It’s common for newbie agents to want to emulate successful and seasoned agents whom they know and respect — and who have honed their craft. Here’s a list of things newbie agents should do if they want to reach pro agent status.

When you are a new real estate agent in your first few years of selling homes, things can be difficult. Every agent operates their real estate business a little differently, but it’s common for newbie agents to want to emulate successful and seasoned agents whom they know and respect — and who have honed their craft.

Here’s a list of things newbie agents should do if they want to reach seasoned-agent status:

1. Put time into farming and building your sphere

New agents see their seasoned counterparts get in-bound “Come list me” calls from their farming efforts or sphere of influence (SOI) marketing efforts and they say to themselves, “Well, if I do the same thing, I’ll get those easy deals too!”

We all want to receive those calls, but the fact of the matter is that the seasoned agent has spent not only money but, more importantly, time cultivating relationships within a farm or their SOI to prompt those “Come-list-me” calls.

It didn’t happen over night, though — I promise you they put time and effort into providing value to those people in some way prior to getting that listing call. And it wasn’t because they simply threw money at a problem.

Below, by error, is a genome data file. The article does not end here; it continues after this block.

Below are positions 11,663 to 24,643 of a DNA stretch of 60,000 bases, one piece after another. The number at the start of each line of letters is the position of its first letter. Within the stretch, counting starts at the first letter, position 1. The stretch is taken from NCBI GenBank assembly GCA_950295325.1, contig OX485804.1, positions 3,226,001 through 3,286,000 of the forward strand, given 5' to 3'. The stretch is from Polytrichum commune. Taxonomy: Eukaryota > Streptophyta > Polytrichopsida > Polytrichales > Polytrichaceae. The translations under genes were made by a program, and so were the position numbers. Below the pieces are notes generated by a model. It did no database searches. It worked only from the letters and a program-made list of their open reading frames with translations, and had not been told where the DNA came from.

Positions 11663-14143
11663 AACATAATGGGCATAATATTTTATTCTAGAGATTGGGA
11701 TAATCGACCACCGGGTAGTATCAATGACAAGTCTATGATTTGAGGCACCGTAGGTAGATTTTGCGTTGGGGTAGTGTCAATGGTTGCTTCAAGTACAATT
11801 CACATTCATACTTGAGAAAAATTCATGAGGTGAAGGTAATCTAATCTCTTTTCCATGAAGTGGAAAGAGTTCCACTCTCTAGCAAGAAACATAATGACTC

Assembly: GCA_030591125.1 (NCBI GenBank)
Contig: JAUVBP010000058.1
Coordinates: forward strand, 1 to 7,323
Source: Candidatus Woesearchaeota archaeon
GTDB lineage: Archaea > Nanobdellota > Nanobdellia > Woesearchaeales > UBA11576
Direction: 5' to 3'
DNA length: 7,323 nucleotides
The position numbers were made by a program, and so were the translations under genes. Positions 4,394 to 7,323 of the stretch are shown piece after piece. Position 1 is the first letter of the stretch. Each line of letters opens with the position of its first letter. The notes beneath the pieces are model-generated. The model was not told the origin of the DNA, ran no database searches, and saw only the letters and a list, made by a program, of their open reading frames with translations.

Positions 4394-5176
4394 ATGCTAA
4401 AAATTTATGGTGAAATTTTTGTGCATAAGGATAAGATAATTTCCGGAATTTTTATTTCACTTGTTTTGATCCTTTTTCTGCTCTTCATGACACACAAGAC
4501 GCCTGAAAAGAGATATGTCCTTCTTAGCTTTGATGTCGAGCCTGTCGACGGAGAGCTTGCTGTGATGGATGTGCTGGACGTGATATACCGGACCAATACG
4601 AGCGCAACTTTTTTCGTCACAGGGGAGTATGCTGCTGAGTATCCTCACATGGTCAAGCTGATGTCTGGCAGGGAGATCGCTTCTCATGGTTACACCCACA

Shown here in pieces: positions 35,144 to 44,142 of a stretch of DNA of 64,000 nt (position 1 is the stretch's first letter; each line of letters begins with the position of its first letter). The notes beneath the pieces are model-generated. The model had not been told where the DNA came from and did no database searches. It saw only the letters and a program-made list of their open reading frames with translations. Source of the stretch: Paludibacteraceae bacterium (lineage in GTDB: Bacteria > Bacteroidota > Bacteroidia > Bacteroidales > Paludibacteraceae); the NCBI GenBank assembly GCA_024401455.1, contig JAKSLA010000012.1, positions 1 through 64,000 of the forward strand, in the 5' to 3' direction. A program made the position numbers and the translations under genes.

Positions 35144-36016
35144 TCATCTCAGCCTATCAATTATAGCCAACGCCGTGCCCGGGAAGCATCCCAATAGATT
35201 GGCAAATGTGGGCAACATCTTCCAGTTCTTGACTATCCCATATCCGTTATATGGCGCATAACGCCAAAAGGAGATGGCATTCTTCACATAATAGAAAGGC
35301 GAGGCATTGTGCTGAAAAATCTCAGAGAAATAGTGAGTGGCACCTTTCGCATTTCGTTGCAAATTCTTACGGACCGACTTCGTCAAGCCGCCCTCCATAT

2. Continue cold prospecting

Many new agents get their license and think money is going to immediately start falling from the sky directly into their bank account. They see local successful agents or Instagram real estate celebrities talk about listing appointments they’re running to or the three homes they’re going to close in the next week, and they think it all came easily for these pros.

I call this the “Million Dollar Listing Effect.”

What new agents don’t see are the hours of unsexy prospecting and networking these power agents do behind closed doors and off camera. Don’t get caught up in the highlights of someone else’s day. Whether it’s the grind of cold calling, door-knocking or going to the next networking event, they’re making those new contacts on a daily basis whether you see it or not.

3. Get over the fear of rejection

How many times have you heard a new agent express fear or nervousness with regard to cold calling? Nervousness about competing against the local juggernaut? Tentative because their ego can’t handle the constant rejection of sales? It’s a common theme I hear online and in person among newly licensed agents.

Successful agents have thick skin. They don’t fear rejection, they relish in it as it brings them one contact closer to their next lead, their next prospect, their next client, their next closed deal.

4. Aim for productivity, not perfection

Tell me if this sounds familiar to you. You spend an hour trying to craft and script your phone call with a prospective client, aiming to make your pitch beyond perfect — but when the moment finally comes to make that call, the timing isn’t convenient for that prospect.